The practice of trading currencies has been around for as long as people have been using money. As was the case with the evolution of money itself, the process of trading one currency for another emerged as a more practical alternative to transporting and trading other tokens of value such as livestock or textiles.
The Earliest Forex Brokers
The first instances of currency trading and exchange occured in ancient times. The earliest known documentary evidence of the existence of foreign exchange merchants can be found in the Talmud, an early foundation text of Judaism and the basis of much of the Old Testament. These people, who were sometimes called “kollybistẻs”, mainly plied their trade in city-stalls, and were often gold-smiths or silver-smiths as well. In the fourth century, the Byzantium government established a monopoly over the process of currency exchange.
In the fifteenth century, the Medici family opened a string of banks in foreign locations to provide a currency exchange service for textile merchants. This was administered with the help of an account book called the ‘nostro’ (literally meaning ‘ours’) that contained two columns showing amounts amounts of foreign and local currencies. This is the first documentary evidence of a formal system of exchange rates. In the 17th and 18th centuries, capital markets pioneer Amsterdam maintained an active foreign exchange market, setting down a template for future forex markets.
In the US, the first major foreign currency exchange was established by Alexander Brown & Sons in 1850, and in 1880, Banco Espírito e Comercial de Lisboa was established as the first major European bank to engage in currency exchange on a large scale. By the end of 1913, nearly half of the forex transactions in the world were conducted using sterling, but most of the foreign exchange activity took place in Berlin, Paris, and New York. Britain was largely uninvolved in foreign exchange until 1914, with only two brokers operating out of London. However, by 1924 this number had increased to 40, and by 1928 foreign exchange had become an integral part of London’s functioning as an international financial centre.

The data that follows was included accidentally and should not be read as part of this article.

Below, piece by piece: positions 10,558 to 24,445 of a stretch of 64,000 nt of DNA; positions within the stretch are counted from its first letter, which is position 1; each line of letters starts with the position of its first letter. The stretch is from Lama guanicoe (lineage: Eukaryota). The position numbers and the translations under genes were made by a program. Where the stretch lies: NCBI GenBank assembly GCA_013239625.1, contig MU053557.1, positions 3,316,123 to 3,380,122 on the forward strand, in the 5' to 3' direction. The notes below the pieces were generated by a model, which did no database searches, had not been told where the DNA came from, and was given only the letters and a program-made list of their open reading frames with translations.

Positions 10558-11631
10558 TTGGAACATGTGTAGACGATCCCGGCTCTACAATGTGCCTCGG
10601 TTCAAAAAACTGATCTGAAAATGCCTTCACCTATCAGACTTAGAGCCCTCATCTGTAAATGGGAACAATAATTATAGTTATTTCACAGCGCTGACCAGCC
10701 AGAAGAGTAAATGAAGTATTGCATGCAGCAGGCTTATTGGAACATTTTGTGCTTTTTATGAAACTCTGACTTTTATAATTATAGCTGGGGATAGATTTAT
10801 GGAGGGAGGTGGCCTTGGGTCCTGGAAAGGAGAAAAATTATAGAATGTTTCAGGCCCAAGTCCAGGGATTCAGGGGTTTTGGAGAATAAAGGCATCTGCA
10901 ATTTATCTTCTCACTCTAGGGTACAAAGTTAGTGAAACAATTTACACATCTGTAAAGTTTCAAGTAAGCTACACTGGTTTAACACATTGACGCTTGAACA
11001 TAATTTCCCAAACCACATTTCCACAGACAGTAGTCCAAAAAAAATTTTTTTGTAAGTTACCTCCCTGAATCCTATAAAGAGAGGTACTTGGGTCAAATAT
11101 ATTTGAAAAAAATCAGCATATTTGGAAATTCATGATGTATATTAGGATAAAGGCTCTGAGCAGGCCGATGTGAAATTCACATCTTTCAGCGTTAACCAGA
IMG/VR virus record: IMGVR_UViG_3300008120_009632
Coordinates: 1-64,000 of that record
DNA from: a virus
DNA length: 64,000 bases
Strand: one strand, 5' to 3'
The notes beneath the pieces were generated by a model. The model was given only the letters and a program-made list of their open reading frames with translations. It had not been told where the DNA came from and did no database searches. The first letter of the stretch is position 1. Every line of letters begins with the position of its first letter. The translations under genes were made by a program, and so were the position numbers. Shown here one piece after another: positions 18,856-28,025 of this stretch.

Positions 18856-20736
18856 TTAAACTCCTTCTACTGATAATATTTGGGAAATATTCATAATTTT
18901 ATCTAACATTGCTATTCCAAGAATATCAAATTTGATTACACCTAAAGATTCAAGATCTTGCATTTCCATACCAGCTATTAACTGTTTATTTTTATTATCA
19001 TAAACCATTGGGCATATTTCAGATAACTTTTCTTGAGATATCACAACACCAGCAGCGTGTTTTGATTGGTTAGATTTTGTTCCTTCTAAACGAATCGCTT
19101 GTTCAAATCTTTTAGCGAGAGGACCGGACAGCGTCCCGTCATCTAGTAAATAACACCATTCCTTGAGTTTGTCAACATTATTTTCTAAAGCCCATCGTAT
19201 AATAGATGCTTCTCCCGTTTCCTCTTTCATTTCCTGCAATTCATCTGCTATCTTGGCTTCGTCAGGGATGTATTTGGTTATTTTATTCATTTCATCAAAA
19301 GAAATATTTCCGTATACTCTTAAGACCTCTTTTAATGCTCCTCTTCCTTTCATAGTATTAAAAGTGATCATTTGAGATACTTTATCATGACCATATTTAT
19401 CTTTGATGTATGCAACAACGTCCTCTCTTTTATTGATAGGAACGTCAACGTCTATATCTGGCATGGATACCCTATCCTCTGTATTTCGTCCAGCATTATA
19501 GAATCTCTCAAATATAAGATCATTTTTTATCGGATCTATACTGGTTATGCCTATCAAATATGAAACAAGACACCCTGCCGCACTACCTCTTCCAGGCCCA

The Gold Standard
The use of gold, silver, and other commodities as a form of currency dates back thousands of years, and the earliest banknotes were essentially IOU notes for a certain weight of gold or silver. As banknotes began to replace precious metals as the main form of currency, banknotes came to represent credit money or, if this credit was backed by a government, fiat money. Various standards of valuation, most based on gold and/or silver, were used. For various reasons, such as a silver shortage in the UK in the 18th and 19th centuries, and the discovery of vast silver deposits in the US, silver was all but abandoned during the 1800s in favour of gold as the basis of currency value in most countries. By the end of the century, virtually all countries had adopted the gold standard , in which currencies were pegged to a certain volume of gold.
Due to the need to fund high levels of expenditure at a time of low tax revenues, the UK suspended the gold standard during the Napoleonic wars and the US government did the same during the Civil War. The gold standard was also abandoned by most countries at the outbreak of the First World War, with the notable exception of the US. By 1927, many countries had returned to the gold standard, although this return was curtailed by the onset of the Great Depression.
The inflexibility of the gold standard, which prevented central banks from injecting money into the economy to fund insolvent banks and government deficits, was blamed by many historians for prolonging the depression of the 1930s. At this point, many people had lost faith in paper money, driving up the demand for physical gold as a store of value, which had a hugely destabilizing effect on the global economy. Bank runs in Austria and Germany led those countries to abandon the gold standard in 1931, and many other countries including Britain followed suit soon after.